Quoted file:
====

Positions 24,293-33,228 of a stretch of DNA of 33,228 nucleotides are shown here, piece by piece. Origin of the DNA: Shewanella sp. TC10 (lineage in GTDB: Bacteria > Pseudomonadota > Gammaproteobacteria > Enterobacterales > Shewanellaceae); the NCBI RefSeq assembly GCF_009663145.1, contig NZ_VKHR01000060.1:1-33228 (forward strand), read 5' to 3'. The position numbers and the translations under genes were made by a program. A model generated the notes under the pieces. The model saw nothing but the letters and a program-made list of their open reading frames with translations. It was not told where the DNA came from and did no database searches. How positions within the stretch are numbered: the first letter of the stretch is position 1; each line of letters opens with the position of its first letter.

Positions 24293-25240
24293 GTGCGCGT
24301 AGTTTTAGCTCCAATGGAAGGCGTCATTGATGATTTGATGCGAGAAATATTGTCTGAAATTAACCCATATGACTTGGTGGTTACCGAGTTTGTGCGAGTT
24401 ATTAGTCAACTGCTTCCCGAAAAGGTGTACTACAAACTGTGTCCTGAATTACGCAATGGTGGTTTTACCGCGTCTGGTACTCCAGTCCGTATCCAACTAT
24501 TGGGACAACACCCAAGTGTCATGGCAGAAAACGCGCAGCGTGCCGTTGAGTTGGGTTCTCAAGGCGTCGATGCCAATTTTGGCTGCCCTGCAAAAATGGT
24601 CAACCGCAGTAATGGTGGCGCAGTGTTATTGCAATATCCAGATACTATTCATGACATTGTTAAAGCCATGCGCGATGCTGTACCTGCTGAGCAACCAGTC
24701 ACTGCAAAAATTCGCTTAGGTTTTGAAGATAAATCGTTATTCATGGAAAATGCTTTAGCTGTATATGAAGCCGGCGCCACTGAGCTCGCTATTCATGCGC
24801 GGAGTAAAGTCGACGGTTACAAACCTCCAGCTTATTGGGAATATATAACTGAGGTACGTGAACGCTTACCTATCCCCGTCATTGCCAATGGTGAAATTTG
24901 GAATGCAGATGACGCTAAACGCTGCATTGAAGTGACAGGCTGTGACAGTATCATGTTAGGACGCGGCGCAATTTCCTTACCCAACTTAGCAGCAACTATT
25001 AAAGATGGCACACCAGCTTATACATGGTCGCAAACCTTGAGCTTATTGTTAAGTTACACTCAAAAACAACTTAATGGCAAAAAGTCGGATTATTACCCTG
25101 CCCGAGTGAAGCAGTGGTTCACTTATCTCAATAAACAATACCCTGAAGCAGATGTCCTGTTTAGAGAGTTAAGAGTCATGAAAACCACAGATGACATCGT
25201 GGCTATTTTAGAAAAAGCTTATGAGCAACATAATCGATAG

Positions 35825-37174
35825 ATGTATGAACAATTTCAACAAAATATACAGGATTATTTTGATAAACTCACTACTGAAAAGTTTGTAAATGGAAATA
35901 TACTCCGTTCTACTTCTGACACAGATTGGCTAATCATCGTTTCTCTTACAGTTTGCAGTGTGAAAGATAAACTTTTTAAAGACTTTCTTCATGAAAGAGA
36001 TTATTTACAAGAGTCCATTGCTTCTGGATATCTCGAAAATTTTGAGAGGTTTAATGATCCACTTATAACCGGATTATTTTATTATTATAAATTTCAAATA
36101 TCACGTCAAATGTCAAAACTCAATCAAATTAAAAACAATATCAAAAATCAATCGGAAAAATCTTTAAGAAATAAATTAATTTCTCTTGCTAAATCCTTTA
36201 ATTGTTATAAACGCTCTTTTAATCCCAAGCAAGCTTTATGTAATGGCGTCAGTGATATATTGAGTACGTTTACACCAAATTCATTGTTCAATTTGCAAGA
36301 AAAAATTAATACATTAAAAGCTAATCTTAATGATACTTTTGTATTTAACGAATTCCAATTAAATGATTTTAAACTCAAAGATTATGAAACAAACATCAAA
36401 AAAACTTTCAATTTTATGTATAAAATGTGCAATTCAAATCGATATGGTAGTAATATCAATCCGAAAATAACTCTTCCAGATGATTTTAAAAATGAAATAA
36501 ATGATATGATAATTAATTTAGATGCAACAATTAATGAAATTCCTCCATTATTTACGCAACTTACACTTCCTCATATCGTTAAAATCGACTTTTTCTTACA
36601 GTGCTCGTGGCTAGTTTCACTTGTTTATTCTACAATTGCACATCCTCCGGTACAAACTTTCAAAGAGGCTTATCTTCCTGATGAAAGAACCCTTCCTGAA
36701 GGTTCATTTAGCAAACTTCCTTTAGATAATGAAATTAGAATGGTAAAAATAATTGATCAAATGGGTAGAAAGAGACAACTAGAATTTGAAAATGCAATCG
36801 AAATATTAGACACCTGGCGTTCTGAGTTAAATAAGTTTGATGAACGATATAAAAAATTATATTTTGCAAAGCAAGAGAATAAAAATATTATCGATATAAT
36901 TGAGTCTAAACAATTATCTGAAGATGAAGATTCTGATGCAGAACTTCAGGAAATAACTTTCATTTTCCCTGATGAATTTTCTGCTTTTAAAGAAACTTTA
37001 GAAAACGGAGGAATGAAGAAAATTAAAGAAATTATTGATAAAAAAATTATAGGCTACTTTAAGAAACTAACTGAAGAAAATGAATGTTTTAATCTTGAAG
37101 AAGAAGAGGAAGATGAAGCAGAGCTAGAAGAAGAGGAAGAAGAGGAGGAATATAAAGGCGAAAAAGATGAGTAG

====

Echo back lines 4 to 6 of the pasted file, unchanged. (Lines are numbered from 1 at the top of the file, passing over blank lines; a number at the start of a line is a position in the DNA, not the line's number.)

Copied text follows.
24301 AGTTTTAGCTCCAATGGAAGGCGTCATTGATGATTTGATGCGAGAAATATTGTCTGAAATTAACCCATATGACTTGGTGGTTACCGAGTTTGTGCGAGTT
24401 ATTAGTCAACTGCTTCCCGAAAAGGTGTACTACAAACTGTGTCCTGAATTACGCAATGGTGGTTTTACCGCGTCTGGTACTCCAGTCCGTATCCAACTAT
24501 TGGGACAACACCCAAGTGTCATGGCAGAAAACGCGCAGCGTGCCGTTGAGTTGGGTTCTCAAGGCGTCGATGCCAATTTTGGCTGCCCTGCAAAAATGGT